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Right to Work bill coming to Ohio

Right to Work bill coming to Ohio

COLUMBUS, Ohio (WTVN) -- Less than two years after Ohio voters overwhelmingly rejected collective bargaining limits for government workers, Republicans in the Ohio House took the first public steps Tuesday toward passing legislation that would prohibit requiring workers to join or pay automatic dues to a union.

Similar right-to-work laws are in place in 24 states, including neighboring Indiana and Michigan, and state Rep. Kristina Roegner circulated a co-sponsorship request saying that she wants Ohio to become the 25th.

Roegner's "Workplace Freedom" bill would apply to private-sector unions, and a companion measure from state Rep. Ron Maag would apply to public-sector unions.

Maag's letter to fellow lawmakers said the legislation means "employees would be free to choose whether or not to join a labor union."

The measures would prohibit any requirements that employees of public or private employers join or pay dues to any employee organization. They also establish as state policy "that each employee must be fully free to decide whether to associate, organize, designate a representative, or join or assist an employee organization," according to Maag's memo.

Democrats and labor leaders immediately leaped on the proposals as a slap to the strong majority of Ohio voters who repealed a proposed collective bargaining overhaul in November 2011 that limited the bargaining rights of public-sector workers. Almost 62 percent of voters objected to the law.

"I am just appalled by the efforts of Representatives Maag and Roegner to once again attempt to silence the voice of workers across the state of Ohio, this time in both the public and private sector," Service Employees International Union District 1199 President Becky Williams said in a statement. "This will hurt people we trust like librarians, nurses, mental health providers, social workers and so many others."

House Democratic Leader Armond Budish called it "Senate Bill 5 all over again" — referring to the collective bargaining law.

"So-called right to work means fewer rights, not more, for working Ohioans. It would negatively impact the lives of all Ohioans, and it would particularly harm the ability of our police, firefighters and teachers to bargain for safety equipment, proper staffing levels, and class sizes, just to mention a few," Budish said in a statement. "For example, according to the federal Bureau of Labor Statistics, the rate of workplace deaths is 51 percent higher in states with right to work."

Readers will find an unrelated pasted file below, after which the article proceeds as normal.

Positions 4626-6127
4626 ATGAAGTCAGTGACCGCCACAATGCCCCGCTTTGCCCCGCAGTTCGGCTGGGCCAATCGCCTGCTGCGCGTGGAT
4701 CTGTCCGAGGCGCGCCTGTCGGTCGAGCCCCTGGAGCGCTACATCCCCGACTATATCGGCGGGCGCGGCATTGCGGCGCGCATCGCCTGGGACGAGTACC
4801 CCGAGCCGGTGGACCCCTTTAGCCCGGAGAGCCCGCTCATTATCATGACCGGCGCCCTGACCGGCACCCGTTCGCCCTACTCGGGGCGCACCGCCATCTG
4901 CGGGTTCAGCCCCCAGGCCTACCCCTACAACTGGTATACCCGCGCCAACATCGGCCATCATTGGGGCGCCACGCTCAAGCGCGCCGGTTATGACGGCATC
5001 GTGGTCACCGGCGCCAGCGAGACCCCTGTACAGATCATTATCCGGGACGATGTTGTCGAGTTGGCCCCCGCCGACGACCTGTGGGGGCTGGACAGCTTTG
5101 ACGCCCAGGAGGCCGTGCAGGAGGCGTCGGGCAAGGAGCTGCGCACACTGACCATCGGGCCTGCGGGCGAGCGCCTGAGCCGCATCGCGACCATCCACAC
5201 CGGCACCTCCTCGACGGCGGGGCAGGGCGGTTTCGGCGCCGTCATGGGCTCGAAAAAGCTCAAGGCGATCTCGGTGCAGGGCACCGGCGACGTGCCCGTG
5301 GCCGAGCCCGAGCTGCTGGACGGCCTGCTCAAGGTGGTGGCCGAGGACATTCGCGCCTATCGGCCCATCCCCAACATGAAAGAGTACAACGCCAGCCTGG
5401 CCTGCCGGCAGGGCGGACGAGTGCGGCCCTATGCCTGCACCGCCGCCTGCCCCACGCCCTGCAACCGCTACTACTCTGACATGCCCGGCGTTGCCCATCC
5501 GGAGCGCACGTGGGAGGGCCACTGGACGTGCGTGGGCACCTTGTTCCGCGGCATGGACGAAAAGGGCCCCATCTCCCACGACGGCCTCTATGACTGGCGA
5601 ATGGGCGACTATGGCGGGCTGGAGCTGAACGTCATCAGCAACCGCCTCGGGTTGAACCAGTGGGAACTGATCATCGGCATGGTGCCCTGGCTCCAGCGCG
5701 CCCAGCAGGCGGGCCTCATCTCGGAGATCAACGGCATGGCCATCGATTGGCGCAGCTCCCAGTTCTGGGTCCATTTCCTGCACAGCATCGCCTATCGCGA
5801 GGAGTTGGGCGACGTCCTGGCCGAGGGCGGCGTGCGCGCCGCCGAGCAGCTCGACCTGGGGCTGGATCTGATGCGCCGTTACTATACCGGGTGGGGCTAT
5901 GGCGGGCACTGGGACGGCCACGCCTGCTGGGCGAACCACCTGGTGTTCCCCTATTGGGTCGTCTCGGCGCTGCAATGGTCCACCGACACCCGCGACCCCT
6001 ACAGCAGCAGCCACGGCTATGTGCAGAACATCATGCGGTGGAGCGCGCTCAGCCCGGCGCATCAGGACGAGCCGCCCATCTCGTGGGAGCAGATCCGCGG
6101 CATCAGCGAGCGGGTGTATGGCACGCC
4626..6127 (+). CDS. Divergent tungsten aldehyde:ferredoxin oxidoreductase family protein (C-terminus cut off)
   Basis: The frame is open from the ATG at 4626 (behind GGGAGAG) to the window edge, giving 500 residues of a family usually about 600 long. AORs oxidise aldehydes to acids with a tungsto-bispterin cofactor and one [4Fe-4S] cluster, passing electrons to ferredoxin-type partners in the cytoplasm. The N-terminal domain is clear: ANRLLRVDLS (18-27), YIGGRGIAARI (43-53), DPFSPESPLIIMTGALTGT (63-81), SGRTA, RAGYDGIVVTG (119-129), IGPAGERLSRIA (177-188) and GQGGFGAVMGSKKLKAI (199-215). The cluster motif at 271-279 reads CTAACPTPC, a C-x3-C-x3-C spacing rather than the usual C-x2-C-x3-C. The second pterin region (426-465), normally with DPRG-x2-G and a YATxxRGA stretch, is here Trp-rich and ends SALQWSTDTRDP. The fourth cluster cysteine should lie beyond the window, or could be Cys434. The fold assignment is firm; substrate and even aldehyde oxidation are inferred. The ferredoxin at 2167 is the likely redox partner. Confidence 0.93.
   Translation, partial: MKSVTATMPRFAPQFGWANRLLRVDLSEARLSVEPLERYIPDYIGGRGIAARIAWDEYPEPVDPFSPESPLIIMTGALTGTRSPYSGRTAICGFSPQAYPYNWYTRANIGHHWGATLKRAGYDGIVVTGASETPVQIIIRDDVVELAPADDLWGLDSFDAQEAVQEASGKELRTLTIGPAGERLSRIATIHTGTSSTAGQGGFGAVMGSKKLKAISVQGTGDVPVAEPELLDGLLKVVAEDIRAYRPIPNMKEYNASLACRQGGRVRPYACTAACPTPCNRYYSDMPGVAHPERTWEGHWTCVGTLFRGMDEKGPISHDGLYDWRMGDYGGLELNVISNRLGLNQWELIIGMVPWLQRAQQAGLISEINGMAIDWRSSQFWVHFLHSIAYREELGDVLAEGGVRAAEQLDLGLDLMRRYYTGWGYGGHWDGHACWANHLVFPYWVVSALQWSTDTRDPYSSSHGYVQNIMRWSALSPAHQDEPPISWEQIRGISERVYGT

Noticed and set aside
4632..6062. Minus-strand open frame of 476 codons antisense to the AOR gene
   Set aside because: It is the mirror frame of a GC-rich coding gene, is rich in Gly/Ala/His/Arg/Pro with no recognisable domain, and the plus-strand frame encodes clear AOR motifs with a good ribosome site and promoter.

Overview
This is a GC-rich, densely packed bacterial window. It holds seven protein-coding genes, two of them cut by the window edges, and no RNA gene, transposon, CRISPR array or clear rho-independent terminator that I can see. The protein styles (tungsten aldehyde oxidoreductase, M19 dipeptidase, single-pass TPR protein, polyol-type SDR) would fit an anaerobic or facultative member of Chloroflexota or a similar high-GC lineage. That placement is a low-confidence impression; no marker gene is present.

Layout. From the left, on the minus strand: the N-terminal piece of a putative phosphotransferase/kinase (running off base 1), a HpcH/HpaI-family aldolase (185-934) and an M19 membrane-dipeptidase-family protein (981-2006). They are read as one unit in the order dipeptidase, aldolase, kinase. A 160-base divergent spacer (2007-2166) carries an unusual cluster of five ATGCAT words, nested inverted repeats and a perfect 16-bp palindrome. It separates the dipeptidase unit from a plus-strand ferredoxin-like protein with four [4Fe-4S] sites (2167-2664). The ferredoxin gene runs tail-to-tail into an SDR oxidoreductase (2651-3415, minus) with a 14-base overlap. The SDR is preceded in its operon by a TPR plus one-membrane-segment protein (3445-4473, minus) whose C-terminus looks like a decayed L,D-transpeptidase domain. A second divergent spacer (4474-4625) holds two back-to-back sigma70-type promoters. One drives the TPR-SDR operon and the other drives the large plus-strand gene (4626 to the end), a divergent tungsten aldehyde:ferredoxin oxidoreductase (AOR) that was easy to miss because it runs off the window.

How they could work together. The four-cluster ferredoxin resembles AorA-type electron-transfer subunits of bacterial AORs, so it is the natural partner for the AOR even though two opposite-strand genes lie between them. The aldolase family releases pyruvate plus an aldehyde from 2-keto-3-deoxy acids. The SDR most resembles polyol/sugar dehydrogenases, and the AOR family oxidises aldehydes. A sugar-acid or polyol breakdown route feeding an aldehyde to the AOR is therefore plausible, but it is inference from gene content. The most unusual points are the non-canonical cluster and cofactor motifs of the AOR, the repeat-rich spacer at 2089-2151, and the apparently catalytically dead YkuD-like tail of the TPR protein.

Roegner and Maag scheduled a news conference Wednesday to discuss the bills. They set Wednesday at 9 a.m. as the deadline to sign on as a co-sponsor of one or both measures.

"You ask the average person 'should you be forced to pay dues to a union just to have a job?' The average person says overwhelmingly not," said Chris Littleton with Ohioans for Workplace Freedom, a group pushinging the issue.

Littleton says they've been collecting signatures to put the issue on the ballot either this year or next year.

"We don't know what's going to happen in the legislative process. We don't know what it's going to look like. We have no idea what will come to fruition, so in the meantime we'll continue gathering signatures and plan on putting this on the ballot," he said. 

A spokesman for Gov. John Kasich, a Republican who faces re-election next year, said it was too soon to pass judgment on the legislation.

"There have been nearly 300 bills introduced so far this year. We don't weigh in on all of them and it would be premature to do so on these," spokesman Rob Nichols said in an email.

Though Kasich did not initiate Senate Bill 5, as the governor who signed it his name became closely associated with the divisive law and it damaged his popularity for a time.

Thousands descended on the Ohio Statehouse to protest the bill's passage, prompting state officials at one point to lock the doors out of concern for lawmakers' safety. Chants opposing the bill interrupted Kasich's first State of the State speech and has not held the annual addresses in Columbus since.

The earlier legislation affected more than 350,000 police, firefighters, teachers, nurses and other government workers. It set mandatory health care and pension minimums for unionized government employees, banned public worker strikes, scrapped binding arbitration and prohibited basing promotions solely on seniority.

Democratic gubernatorial candidate Ed FitzGerald criticized the new proposal, saying, "My promise to Ohio's working and middle class families is that they will never have to fear these kinds of attacks if I am their governor."

The Associated Press contributed to this story

 

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